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Are feminist movie ratings necessary?

By Jenna Wilson, Eastside Editor-in-Chief

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Last night, I was at the movies, seeing the recently released 22 Jump Street. While the movie was hilarious at times, there was one scene that really irked me. After Jonah Hill’s character wakes up in bed with Amber Stevens’ character, she quickly asks him if he’s going to be “weird about this” and reassures him that it was just “a one-night stand.” Hill’s character is atypical, as he doesn’t want it to be a one-and-done college hookup.

The humor in this scene plays on the fact that it’s not normal: the people in the theaters were amused by a male attempting to cling to a one-night stand instead of the female character. The scene implies that women are clingy and don’t enjoy casual sex– two things which are not always true. It also implied that men are heartless and use women for sex– two more things which aren’t always true.

22 Jump Street wouldn’t pass the Bechdel test.

What is the Bechdel test? It is a test all movies in Sweden must pass to receive an “A”. This “A” lets moviegoers know that there is no sexism in the movie. One could expect a movie rating to warn you about profanity, nudity or violence, but you can’t always anticipate a film’s gender bias. This test challenges that. It provides a way to draw attention to gender inequity in film.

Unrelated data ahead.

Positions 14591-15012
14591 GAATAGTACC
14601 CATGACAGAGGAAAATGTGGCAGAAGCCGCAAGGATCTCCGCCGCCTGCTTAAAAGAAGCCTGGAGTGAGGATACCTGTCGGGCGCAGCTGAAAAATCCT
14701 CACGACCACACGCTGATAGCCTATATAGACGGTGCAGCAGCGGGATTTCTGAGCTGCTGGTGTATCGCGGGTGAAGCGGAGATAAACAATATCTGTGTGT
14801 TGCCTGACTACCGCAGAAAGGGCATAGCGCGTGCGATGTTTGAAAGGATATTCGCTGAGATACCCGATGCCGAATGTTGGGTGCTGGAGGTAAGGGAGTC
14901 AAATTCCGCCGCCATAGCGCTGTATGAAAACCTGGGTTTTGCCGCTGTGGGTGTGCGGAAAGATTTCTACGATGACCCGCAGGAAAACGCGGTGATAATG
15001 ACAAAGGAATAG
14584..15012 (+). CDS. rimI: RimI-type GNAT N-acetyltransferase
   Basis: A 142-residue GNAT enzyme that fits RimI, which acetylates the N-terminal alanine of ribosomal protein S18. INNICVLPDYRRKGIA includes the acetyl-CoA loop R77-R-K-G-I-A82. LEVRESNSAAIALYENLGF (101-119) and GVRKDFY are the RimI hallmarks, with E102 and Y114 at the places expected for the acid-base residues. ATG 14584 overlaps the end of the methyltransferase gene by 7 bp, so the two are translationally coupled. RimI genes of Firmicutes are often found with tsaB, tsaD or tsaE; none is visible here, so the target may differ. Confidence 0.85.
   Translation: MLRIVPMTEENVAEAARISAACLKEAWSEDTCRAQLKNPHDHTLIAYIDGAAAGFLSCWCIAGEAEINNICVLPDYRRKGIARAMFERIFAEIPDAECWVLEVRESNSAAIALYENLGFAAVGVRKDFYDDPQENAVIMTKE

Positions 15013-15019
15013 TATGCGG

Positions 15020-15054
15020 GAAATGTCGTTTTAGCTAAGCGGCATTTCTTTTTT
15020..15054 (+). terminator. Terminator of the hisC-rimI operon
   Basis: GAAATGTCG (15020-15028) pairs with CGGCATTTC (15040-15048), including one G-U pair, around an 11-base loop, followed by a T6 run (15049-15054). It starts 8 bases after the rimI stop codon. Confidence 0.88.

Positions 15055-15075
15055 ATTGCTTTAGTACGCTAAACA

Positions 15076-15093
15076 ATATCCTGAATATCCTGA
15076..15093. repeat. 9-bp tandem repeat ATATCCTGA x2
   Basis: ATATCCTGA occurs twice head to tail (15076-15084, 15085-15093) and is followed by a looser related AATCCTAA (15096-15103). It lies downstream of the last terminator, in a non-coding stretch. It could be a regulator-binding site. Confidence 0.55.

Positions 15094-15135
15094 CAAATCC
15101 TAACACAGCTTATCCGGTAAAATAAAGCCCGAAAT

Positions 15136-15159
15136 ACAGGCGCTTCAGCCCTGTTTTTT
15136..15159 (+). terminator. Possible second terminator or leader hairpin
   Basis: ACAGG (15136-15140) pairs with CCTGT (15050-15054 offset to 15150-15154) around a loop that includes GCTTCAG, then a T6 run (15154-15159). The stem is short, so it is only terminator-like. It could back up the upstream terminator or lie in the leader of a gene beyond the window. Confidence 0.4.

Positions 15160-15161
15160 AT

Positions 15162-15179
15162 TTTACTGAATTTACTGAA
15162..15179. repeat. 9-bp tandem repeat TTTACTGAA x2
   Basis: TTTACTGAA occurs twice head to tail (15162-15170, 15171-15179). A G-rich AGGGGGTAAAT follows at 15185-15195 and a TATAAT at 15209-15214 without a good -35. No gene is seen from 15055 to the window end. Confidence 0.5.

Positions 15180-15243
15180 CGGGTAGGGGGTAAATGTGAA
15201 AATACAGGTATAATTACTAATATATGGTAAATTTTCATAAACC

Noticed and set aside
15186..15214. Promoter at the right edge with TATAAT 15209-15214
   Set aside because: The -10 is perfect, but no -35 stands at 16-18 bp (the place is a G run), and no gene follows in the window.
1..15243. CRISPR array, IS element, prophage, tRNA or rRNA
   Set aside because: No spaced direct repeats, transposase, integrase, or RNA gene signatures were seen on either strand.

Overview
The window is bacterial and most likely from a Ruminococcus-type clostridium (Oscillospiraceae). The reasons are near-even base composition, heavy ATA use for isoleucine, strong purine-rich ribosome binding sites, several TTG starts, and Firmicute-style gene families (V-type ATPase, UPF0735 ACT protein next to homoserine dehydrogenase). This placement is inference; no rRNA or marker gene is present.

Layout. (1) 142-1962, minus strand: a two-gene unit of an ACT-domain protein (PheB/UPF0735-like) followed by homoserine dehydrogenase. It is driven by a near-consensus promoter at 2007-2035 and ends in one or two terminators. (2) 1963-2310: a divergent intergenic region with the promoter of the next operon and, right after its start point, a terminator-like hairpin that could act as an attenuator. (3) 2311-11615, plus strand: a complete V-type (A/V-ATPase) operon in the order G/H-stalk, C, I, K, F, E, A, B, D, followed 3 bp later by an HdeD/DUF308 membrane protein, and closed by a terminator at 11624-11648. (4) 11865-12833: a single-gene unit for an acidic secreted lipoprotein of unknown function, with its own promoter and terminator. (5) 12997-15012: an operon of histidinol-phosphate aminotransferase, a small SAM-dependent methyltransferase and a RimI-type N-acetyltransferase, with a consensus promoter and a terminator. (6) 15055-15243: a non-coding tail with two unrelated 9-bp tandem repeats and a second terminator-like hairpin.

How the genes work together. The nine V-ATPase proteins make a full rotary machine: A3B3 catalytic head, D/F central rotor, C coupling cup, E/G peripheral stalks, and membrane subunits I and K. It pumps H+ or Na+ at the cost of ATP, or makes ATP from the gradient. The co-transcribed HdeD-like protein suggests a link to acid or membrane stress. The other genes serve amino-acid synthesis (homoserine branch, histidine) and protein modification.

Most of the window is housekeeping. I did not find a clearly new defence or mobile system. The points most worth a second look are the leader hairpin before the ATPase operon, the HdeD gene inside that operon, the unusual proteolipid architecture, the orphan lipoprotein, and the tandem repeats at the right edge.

In order to pass the Bechdel test, a movie only has to meet the following three criteria:

1) There are two women with names in the film.
2) They talk to each other at some point.
3) They talk to each other about something other than a man.

“For some people it has been an eye-opener,” Ellen Tejle, the director of art-house movie theater Bio Rio in Stockholm told Buzzfeed.

Tejle also claimed that movie viewers rarely see “a female superhero or a female professor or person who makes it through exciting challenges and masters them.”

The Hunger Games and Thelma and Louise are two popular movies that have passed the Bechdel test. But, favorites such as Up, Pulp Fiction, The Shawshank Remption, The Wedding Singer and all but one of the Harry Potter movies have failed the test. It is also ironic that The Hurt Locker, which was directed by Kathryn Bigalow (who became the first woman to win the Academy Award for Best Director),  failed the Bechdel test.

According to a study by the Center for the Study of Women in Television and Film, women accounted for 33% of all characters and only 11% of the protagonists of the top 100 U.S. films of 2011. This test is hoping to fix that skewed statistic; hopefully movies will want to receive and “A” on the test and attempt to portray female characters in a positive light.

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Are feminist movie ratings necessary?